8 June, Tuesday — Come, Holy Spirit, Come

Tuesday of Week 10 in Ordinary Time

2 Cor 1:18-22
Mt 5:13-16

Remember it is God himself who assures us all… marking us with his seal and giving us the pledge, the Spirit, that we carry in our hearts.

My son recently ‘attended’ Pentecost Mass online. He was enjoying the children’s liturgy songs and attentively listening to the lyrics and explanations. At one point, he suddenly burst out chirping “Come, Holy Spirit, Come! Come, Holy Spirit, Come!” His voice was angelic and full of mirth, and it dumbfounded me, because he looked truly radiant. He is a little over three and I was amazed at his natural and profound delight in the Holy Spirit (the concept of which I had never explained to him before).

According to Dr Maria Montessori, the child passes through developmentally sensitive periods, and the age of three to six is deemed a particularly sensitive period for religion (or spiritual awareness). This is confirmed by Sofia Cavalletti and Gianna Gobbi, who developed the Catechesis of the Good Shepherd, and they state that each child is a “carrier of God’s secret.” One can’t help but recall the psalmist, “You formed my inmost being; you knit me in my mother’s womb” (Ps 139:13); and, “Before I formed you in the womb I knew you, and before you were born I consecrated you” (Jer 1:5). The child’s vocation must be allowed to take shape, bringing to light and fruition the gifts God has bestowed upon the child. i

My experience, and my nascent knowledge of the philosophy behind the Catechesis of the Good Shepherd, fills me with awe and wonder. It is as the first reading of our Scripture today proclaims. We are already sealed with God’s Spirit within our hearts, and this is far before baptism (whenever this takes place).

When we are born, God breathes His Spirit into our soul, and by this, gives us life and spirit. This is a very precious and immutable truth. Every human person IS alive because God willed us into existence – even the lives who may not be born. Every human life, even in-utero, is a sign of God’s will for this life to exist. Conception cannot be the mere fertilisation of egg and sperm – and nothing else – because we know that not all meetings of these two, result in a successful conception.

I am saying: there is no mere coincidence, no such thing as dumb luck, when it comes to life and the things that happen in life. I say this as someone who grew up, believing as a child, that perhaps I came into this world as a mistake. I experienced some unhappy and traumatic episodes in my childhood and I struggled deeply with why I had to suffer so. Why me, God?

I was not brought up in a Christian household, although I attended a Christian kindergarten. Whatever I knew of God, I experienced through the grace of having to walk through a beautiful stained glass chapel as part of my everyday kindergarten routine, the kindness of my teachers, and being taught to say grace before mealtimes. However, in my home, God and Jesus were taboo words – words that, if spoken, would be met with derision. Again, given this reality, I wondered if my enrolment in a Christian kindergarten was a ridiculous mistake!

These conflicting worlds were confusing and painful for my young self. But regardless of the disdain my young faith faced, I was always secretly talking with Jesus and praying in the dark at night, especially when I was afraid and could not fall asleep. I had a friend then, and his name is Jesus. I eventually grew up and could more freely choose my faith with an independence that upset my father. I got baptised, I attended Mass, I chose a Catholic spouse, I got married in a Catholic church, and I am intently trying to raise my child to know and love God. All of these happening are not by mere chance.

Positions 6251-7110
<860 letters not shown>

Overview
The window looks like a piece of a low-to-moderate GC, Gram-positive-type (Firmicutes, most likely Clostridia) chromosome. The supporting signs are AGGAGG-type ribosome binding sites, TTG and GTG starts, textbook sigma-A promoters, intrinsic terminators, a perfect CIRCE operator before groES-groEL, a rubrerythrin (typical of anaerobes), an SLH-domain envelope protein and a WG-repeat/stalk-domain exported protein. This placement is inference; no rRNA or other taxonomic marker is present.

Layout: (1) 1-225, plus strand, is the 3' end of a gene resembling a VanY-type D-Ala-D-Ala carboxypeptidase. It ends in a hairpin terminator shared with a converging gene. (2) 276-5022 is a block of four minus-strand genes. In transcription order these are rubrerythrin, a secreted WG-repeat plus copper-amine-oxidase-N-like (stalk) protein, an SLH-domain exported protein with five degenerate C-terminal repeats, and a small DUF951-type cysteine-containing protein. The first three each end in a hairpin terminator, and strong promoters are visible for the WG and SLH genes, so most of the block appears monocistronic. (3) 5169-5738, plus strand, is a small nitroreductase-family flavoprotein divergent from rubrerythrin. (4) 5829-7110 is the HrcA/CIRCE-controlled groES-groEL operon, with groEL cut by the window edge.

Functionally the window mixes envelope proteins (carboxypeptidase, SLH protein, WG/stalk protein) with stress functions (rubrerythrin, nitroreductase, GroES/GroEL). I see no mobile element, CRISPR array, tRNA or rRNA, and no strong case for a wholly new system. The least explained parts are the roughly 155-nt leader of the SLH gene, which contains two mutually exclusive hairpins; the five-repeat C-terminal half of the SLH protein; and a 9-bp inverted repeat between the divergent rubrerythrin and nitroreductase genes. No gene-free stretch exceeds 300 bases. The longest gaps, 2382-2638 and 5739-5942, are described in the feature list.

My faith has never been an easy one. To this day, I continue to stand immensely tested in trials, challenges, disappointments, failures, and deep wounds… all of which remind me plainly of how weak my human flesh is. Yet, when I clean up the snot and tears from my face, I cannot help but recognise and proclaim with contrition and humility, mixed with a great wonder, at how deep God’s Spirit flows within my veins and my being.

I wrestled with penning this reflection as I am presently facing a great trial. But it is indeed true as Jesus reminds us in the Gospel passage, “No one lights a lamp to put it under a tub; they put it on the lamp-stand where it shines for everyone in the house. In the same way your light must shine in the sight of men, so that, seeing your good works, they may give the praise to your Father in heaven.” (Mt 5:15-16)

Even as I struggle, I am not doing so in darkness. Even while I have yet to get to a ‘good place’ or do much ‘good works’, my battles are fought in God’s purifying fire – and I shall not be ashamed to continue proclaiming His glory over my journey.

(Today’s OXYGEN by Debbie L)

Prayer: We pray for all who feel alone and rejected. We pray for all who suffer, especially from primal wounds, and struggle to claim freedom from all manner of bondage. We hold these souls in the palm of God’s mercy.

Thanksgiving:
What a friend we have in Jesus
All our sins and griefs to bear
What a privilege to carry
Everything to God in prayer

i Catechesis of the Good Shepherd: Cultivating the Christian Imagination of the Child: https://churchlifejournal.nd.edu/articles/catechesis-of-the-good-shepherd-cultivating-the-christian-imagination-of-the-child/. Note: for detailed sources, refer to the link.

One thought on “8 June, Tuesday — Come, Holy Spirit, Come

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  1. Debbie, thank you for this reflection. Your style of writing always fills me, and your sharing words always convict me. Thank you. Gina

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